I am particularly proud of the job I did painting on the right hand wall! I am right handed and in order to get my hand in there and still be able to see where the paint was going, I had to turn myself almost upside down....... and somehow manage not to knock the lights off the wall at the same time!


And more......

These are on the left hand wall, so were easier to paint... relatively speaking! I still couldn't get very close......

Left hand wall by the door.....

And more close-up of the right hand wall......

So I was painting the "Tree of Life" and never knew it until Sans!'s post enlightened me.

Thank you Sans!

Chinoiserie or "The Tree of Life"

Wednesday, August 25, 2010

The Monk's Cell

Or Good Night Henry!

You may remember, from my earlier listing of all the rooms that would be included in the Castle, my mentioning the Monk's Cell, which would be off the back corner of the Chapel. And you may also remember me mentioning that in the early "history" of this Castle it was an Abbey built on the site of a Sacred Spring. Now, in the original Abbey there was a whole wing devoted to the sleeping quarters of the Monks. But as this was VERY long ago, the dormitories were only built of wood, not stone like the Chapel Tower and Great Hall, and so they did not survive long when the Abbey was abandonned (whether because of Viking raids or the Black Plague, I do not know). When the Castle was once again occupied and fortified, the only room left for the Monk's Cell was the tiny room beside the Chapel. As everyone knows, Monks are very humble people and do not expect roomy accommodations, so the Castle Monk was very happy to have a room to call his own! And being humble people, they rarely portrayed their sleeping cells in any of the vast number of Illuminations they painted in Medieval texts. While it is common to see pictures of them painting or writing texts in a scriptorium - we almost never see where they sleep, and really know of their cells mostly from literary references. But I have found one tiny illumination that shows Saint Alexis asleep in a cubby under a stairway! It is from "The Hours of Catherine of Cleves" and was painted in the fifteenth century.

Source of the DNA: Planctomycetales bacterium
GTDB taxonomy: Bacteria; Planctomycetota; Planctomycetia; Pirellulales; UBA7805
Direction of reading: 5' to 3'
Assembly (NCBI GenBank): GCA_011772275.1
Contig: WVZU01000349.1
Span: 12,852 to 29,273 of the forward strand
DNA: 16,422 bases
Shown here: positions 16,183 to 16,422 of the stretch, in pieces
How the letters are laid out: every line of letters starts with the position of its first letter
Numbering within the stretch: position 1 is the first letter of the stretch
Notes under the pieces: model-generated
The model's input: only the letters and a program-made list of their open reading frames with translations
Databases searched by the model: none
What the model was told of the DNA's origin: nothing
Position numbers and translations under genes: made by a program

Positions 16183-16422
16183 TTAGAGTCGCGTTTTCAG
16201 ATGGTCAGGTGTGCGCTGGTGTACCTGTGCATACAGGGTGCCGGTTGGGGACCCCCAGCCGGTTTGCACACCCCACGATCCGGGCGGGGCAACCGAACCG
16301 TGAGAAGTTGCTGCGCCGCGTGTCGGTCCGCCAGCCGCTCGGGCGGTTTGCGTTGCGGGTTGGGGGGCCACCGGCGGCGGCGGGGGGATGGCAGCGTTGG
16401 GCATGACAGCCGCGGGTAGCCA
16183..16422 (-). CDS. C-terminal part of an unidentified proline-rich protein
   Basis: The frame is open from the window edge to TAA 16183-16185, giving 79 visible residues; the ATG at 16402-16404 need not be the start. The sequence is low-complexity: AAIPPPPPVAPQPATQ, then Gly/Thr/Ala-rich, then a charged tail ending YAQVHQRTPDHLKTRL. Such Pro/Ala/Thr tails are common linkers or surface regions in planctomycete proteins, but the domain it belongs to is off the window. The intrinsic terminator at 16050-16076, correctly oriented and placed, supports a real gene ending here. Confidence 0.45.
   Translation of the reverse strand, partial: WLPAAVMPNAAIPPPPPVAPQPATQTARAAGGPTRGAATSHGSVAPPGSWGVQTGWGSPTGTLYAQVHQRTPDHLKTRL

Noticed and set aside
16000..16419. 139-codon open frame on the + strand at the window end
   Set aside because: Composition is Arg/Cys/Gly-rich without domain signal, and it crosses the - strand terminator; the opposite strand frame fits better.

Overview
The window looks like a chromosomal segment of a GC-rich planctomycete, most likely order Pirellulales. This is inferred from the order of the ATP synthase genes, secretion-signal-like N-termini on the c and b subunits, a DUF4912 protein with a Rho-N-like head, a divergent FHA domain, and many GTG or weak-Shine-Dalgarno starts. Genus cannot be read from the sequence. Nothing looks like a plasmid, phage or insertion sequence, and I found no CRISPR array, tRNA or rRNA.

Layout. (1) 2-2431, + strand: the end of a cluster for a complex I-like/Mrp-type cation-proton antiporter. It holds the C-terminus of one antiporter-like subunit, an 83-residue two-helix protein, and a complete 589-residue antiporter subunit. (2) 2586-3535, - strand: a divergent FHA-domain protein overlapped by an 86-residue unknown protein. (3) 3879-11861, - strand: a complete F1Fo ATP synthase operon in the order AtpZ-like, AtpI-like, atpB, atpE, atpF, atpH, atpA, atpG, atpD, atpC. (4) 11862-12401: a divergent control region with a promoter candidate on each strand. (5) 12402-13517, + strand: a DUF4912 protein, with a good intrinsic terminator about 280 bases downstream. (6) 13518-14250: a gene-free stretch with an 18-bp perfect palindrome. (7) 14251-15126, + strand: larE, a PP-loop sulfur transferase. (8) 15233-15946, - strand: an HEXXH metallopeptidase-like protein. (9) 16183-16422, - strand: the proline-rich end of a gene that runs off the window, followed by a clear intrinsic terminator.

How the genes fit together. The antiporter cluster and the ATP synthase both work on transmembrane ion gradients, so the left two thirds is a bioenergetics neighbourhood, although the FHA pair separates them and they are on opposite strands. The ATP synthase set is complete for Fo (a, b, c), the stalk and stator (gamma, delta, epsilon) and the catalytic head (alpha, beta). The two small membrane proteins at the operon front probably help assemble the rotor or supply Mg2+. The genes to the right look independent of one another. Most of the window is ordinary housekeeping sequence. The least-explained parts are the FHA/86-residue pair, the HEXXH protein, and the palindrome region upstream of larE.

Please excuse the blurry photo, the original is about one inch wide!

So you can see that I have little material to go by in deciding on the decor for his cell, and I must therefore make it up as best I can!

So to begin with I determined that the Cell would have a tiny window with wooden shutters but no glass panes. Glass was used only in the important rooms and only slowly became common in all windows. His bed would be a narrow wooden plank raised off the floor, allowing room to store his clothes beneath the bed. And you may also remember that the Monk's Cell is where the trap door to the Postern Door was located. And because this room would eventually be closed in and hard to access, I had to complete all of it's details before I could complete the Chapel details.

Here you can see the very beginnings of the Chapel, while the Cell has already received it's Faux Stone painting inside. You can also see the trap door open, and the bed to the left.

Here you can see the Chapel ceiling (temporarily) in place, and the front wall to the Cell as well. And you can see the beginnings of the pillars in the Chapel itself, also temporarily in place. This gives you an idea of how little access there will be when the Cell is completed.

And the part I am really proud of is the Lighted Candle I made from sculpey, perched on a stone corbel at the back of the Cell! You can also see the wooden shutters on the small window on the left wall. And the Chapel has received the first coats of paint and some of the "stone" trim around the doorway.

A closer view of the inside of the humble Cell

And looking in through the door with the wall in place......

I'm SO proud of that little lighted candle!

And of course, there is a cross hanging on the wall. I apologize for the darkness of this photo.... the candle only gives a little light! If you look closely you will see that a mattress and some woolen blankets have found there way in too.... it looks so cosy and inviting! Almost as though somebody is living here already!

Oh, but wait.... I didn't think you were a Monk!

"Most certainly NOT!" says Henry. "But while nobody else is here, why not use it myself?"

"It's not like I'm putting anyone out.... and the place looks so cosy...... for a Castle!"

"And it's getting late! I'm going to bed now."

"Put out the candle for me, would you?"

I just LOVE that little candle!

"Good Night Henry! Sleep Well!"

Good Night Henry

Friday, August 20, 2010

Making Dolls

Not A Tutorial, More of an Explorial!